The next in our series of articles looking at the process of lease extension of commercial properties, Richard Pulford, Associate Solicitor in the Dispute Resolution team, looks at the statutory extension process when the landlord serves notice.
To Extend or not to Extend?
When coming towards the end of a fixed term, landlords will be weighing up their options moving forwards and whether they require possession of the property or if they are happy for the tenant to extend on suitable terms. A decision needs to be made and is one of the reasons that notice may not be served straight away. Instead, adequate time should be taken to make sure the correct decision is made. Notice cannot be amended or withdrawn without the other party’s consent once served, so if a mistake is made on the terms, this may be something that is difficult to recover from. For example, if at first, the landlord did not oppose a renewal, served notice and now realises that they need the property back, they cannot oppose the renewal without the tenant’s consent. If the tenant wants to remain in occupation, this consent would be difficult to obtain.
If the landlord does not object to a new tenancy, then the proposed terms can be put to the tenant. These will usually be substantially similar to the existing lease terms and will include the new term, the new market rent and can include other specific terms such as the addition of a break clause, rent reviews etc.
If, however, the landlord does not want to extend the tenancy, this needs to be made clear in the notice and reasons given. Acceptable reasons for a refusal to extend are detailed in section 30 of Landlord and Tenant Act 1954 and can include if the tenant has breached their repairing obligation, been late paying rent, if a suitable alternative property is made available, the landlord needs to redevelop the property or if the landlord wants to occupy the property themselves. It is worth considering that the tenant is due compensation if the tenancy is ended using one of the statutory grounds that is not their own fault, as we looked at in the first article in our series on commercial lease extensions.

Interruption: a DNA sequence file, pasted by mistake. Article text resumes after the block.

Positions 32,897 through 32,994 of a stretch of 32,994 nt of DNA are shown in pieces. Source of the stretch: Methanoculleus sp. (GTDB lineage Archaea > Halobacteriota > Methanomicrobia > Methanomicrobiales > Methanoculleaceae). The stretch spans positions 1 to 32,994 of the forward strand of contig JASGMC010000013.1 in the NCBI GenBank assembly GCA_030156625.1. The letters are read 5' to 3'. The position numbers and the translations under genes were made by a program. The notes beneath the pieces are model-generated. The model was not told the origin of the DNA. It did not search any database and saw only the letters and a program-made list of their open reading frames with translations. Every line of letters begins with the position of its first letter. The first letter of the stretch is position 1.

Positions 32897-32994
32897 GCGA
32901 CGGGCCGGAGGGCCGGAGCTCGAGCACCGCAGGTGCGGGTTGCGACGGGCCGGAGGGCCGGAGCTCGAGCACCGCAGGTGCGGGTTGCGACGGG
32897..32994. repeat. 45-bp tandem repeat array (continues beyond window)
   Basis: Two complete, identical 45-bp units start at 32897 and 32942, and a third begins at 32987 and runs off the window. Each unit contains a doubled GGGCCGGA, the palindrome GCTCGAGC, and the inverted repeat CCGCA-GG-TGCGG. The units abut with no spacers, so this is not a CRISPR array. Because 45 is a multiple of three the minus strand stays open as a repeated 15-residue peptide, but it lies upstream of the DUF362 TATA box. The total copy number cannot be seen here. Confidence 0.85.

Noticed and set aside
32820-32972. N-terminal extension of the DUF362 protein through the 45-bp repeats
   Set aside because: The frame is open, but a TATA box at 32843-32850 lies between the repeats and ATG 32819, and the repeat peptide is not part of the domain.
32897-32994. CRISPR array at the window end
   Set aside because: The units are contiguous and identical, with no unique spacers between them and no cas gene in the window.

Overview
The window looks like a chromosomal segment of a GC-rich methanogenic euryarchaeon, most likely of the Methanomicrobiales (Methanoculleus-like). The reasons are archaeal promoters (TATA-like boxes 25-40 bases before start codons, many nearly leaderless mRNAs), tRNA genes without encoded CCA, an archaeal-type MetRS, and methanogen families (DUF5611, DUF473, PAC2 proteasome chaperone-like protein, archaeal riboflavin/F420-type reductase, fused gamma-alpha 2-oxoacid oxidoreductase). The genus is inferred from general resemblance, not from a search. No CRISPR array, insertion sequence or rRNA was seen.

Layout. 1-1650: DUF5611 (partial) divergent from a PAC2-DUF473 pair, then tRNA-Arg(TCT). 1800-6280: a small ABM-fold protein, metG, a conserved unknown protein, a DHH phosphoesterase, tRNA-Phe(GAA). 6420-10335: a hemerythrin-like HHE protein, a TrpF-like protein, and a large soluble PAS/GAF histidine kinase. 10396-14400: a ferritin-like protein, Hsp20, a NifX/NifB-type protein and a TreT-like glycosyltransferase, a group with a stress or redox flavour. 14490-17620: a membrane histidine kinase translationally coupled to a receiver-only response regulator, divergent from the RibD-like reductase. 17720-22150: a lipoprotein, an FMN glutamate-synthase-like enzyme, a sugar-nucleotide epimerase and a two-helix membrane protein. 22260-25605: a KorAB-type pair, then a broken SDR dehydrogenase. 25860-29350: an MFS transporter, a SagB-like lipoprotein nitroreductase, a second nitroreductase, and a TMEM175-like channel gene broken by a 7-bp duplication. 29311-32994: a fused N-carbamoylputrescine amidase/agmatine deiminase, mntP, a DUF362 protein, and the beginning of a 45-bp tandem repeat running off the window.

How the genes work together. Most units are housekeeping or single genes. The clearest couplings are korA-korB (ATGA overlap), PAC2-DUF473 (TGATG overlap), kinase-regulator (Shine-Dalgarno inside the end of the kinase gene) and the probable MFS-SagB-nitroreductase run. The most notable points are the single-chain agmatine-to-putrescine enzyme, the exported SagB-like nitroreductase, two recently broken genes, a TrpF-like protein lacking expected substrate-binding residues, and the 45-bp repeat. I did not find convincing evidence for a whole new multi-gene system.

Once a decision has been made, Landlords can then look at serving a notice pursuant to section 25 Landlord and Tenant Act 1954 on their tenant. This notice cannot be served any earlier than 12 months before the end of the fixed term and no later than 6 months prior to the proposed end date of the agreement, if the Landlord wishes the existing tenancy to come to an end as soon as possible, i.e. at the expiry of the existing fixed term. It is worth noting that notice does not need to be served to coincide with the end of the fixed term, and notice can be served later than this. Once either the landlord or the tenant has served notice, the other cannot then serve a notice and the matter will proceed based on the notice served. The notice always needs to be a minimum of 6 months.
The next steps
If either you are a landlord and looking into the possibility of serving notice, early advice should be taken. Either to address the reasonableness and validity of opposition to the extension or, if an extension is agreed, to ensure that the proposed new terms are suitable. Equally, if you are a tenant who has been served notice and want advice on your rights to respond, we would be happy to help. At Boyes Turner, we can advise on all elements of the process. You can contact Richard Pulford on [email protected]. Alternatively, read further on the commercial property and property disputes services at Boyes Turner.
Consistent with our policy when giving comment and advice on a non-specific basis, we cannot assume legal responsibility for the accuracy of any particular statement. In the case of specific problems we recommend that professional advice be sought.